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Judiciary Committee Smacks Down Jeff Sessions Amendment To Limit Immigration

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Sen. Jeff Sessions (R-Ala.) failed in his effort to put legal immigration limits in the
Sen. Jeff Sessions (R-Ala.) failed in his effort to put legal immigration limits in the "gang of eight" bill. (Photo By Tom Williams/CQ Roll Call)

WASHINGTON -- Republicans on the Senate Judiciary Committee abandoned Sen. Jeff Sessions (R-Ala.) on Tuesday in his effort to limit the number of immigrants who could come to the United States, and helped Democrats to kill the amendment in a 1-17 vote.

Even Sen. Ted Cruz (R-Texas), a strong opponent of the comprehensive immigration reform bill, opposed the amendment and implied it went against American values as a nation of immigrants.

"I think as a nation, we need to remain a nation that doesn't just welcome but that celebrates legal immigrants," Cruz said at the second markup for a bipartisan immigration bill from the so-called gang of eight. "Around this table, so many of us are the children or grandchildren of those who risked everything for freedom. So I respect my friend from Alabama's amendment, but it's not one I support, because indeed I think we should expand legal immigration, but do so in conjunction with putting real teeth on border security so that those who come, come here legally following the rule of law."

The markups have stood as a test of the gang of eight's solidarity in the face of amendments that could derail the bill. Four of the eight members of the group are on the Judiciary Committee -- Sens. Lindsey Graham (R-S.C.), Jeff Flake (R-Ariz.), Dick Durbin (D-Ill.) and Chuck Schumer (D-N.Y.) -- and they have so far mostly voted together on amendments.

But the markups have also shown the strengths of their compromise, particularly in case of the Sessions amendment, which both parties came together to defeat. The Alabama senator was left alone in advocating for restrictions on legal immigration and the future flow of workers, with his fellow Republicans saying they in fact support raising the annual number of visas issued, in part because they said such a move could deter future unauthorized immigration.

Graham gave Sessions a subtle dig when he praised him as being "sincere" in his concerns, then said that such concerns are shared by the "people on the Democratic side" and the AFL-CIO labor federation, which helped craft an agreement with the Chamber of Commerce on future flow of workers. "There's nothing wrong with sometimes agreeing with people you sometimes disagree with," Graham said of Sessions and Democratic-aligned groups.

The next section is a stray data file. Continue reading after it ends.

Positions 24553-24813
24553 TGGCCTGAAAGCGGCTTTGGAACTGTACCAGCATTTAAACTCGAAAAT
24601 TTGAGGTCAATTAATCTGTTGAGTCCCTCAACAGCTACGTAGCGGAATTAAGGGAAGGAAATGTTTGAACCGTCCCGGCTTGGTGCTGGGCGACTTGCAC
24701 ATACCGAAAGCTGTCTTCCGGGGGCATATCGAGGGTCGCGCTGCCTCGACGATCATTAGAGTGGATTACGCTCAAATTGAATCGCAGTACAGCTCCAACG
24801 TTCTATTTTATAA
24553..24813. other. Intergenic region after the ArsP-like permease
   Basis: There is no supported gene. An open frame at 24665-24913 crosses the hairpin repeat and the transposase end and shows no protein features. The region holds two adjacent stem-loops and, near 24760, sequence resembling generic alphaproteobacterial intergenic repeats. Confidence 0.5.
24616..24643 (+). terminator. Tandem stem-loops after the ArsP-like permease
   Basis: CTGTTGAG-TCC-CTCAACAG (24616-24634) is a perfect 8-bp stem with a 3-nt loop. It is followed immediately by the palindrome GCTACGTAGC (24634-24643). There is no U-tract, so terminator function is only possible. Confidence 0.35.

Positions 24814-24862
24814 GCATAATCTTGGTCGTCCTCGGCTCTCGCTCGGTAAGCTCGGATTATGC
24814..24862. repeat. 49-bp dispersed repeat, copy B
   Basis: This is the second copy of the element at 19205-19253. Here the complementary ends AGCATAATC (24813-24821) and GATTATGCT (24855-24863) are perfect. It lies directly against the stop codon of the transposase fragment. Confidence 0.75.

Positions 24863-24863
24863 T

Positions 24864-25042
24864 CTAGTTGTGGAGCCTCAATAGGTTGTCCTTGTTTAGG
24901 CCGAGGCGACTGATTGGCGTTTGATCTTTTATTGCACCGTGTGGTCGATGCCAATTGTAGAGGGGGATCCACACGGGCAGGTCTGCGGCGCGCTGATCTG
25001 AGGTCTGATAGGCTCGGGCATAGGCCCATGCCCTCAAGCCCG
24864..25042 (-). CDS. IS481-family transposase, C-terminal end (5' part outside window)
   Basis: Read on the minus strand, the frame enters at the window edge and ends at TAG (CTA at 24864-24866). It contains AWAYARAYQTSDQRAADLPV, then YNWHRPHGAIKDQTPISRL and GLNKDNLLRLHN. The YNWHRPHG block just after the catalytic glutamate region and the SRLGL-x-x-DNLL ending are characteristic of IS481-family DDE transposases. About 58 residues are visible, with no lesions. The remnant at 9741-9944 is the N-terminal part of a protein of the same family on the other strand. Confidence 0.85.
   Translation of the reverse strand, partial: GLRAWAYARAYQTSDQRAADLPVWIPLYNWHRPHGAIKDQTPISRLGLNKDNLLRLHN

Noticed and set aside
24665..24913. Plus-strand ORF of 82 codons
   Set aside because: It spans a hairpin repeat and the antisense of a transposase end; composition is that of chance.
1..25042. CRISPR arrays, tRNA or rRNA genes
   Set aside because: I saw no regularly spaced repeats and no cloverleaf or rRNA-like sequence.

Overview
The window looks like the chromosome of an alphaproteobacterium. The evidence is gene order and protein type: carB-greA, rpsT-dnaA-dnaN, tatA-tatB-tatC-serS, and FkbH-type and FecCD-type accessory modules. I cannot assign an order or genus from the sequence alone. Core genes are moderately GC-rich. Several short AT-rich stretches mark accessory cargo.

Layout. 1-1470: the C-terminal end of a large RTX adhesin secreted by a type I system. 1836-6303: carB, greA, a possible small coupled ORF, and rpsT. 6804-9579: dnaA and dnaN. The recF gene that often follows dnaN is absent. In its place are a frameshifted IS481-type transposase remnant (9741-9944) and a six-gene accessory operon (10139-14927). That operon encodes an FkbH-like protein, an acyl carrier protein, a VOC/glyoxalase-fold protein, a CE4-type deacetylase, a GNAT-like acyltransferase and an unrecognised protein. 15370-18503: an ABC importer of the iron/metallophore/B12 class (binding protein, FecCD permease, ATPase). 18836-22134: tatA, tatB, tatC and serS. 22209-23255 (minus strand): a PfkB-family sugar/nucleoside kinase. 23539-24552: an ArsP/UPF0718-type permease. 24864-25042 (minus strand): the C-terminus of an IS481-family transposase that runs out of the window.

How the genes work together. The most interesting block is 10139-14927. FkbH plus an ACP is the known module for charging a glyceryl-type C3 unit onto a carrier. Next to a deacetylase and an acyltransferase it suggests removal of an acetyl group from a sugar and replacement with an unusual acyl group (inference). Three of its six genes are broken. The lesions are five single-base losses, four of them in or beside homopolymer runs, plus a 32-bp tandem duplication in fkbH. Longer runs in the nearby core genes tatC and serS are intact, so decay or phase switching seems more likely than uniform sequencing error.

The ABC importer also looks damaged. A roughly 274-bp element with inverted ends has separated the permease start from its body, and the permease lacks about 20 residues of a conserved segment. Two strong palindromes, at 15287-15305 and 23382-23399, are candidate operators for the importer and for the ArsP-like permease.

Sessions did not cite the AFL-CIO in his arguments, instead frequently referencing the potential costs of immigration reform projected in studies from Harvard professor George J. Borjas. Borjassigned off on the now-infamous dissertation from former Heritage Foundation analyst Jason Richwine that stated Latinos have lower IQs than whites, a paper that eventually led to his resignation from the think tank. Richwine, in one of his final acts at the foundation, co-authored a much-criticized report last week claiming that legalization of undocumented immigrants would cost the country $6.3 billion over the next 50 years.

Sessions argued that legalizing those currently in the U.S. without status would be damaging to the country, but Graham pushed back. He said neither of his parents graduated from high school, but through running their own businesses they were able to make sure he and his sister went to college.

"So I do challenge this idea that somehow the low-skilled work force, because they don't have a college or high school degrees, won't contribute to America," he said. "I would suggest that the strength of this country is not the degree one holds, but the character the individual possesses. So I'm very confident and hopeful that out of this 11 million who today have low skills will come some of the brightest in the future."

Another Sessions amendment, that would require DHS to collect biometric information on foreign nationals leaving the U.S., also failed in committee, although with more Republican support. The final tally was six in favor, 12 against, with Flake and Graham joining Democrats in voting against the amendment.

But the biometrics amendment did find support from gang of eight member Sen. Marco Rubio (R-Fla.), who is not on the Judiciary Committee but who will push for the amendment to be added on the Senate floor, according to his office.

"Immigration reform must include the best exit-system possible because persons who overstay their authorized stay are a big reason we now have so many illegal immigrants," Rubio spokesman Alex Conant said in a statement. "We wanted the Judiciary Committee to strengthen the legislation by adding biometrics to the new exit system, and we were disappointed by this morning's vote."

Sessions was disappointed, too, and accused the gang of eight of killing amendments they don't like -- which they said they would do, if they considered those changes to be a poison pill.

"They decide which amendments will live and die ... They apparently decided this one is going to die," Sessions said. "But I don't agree."

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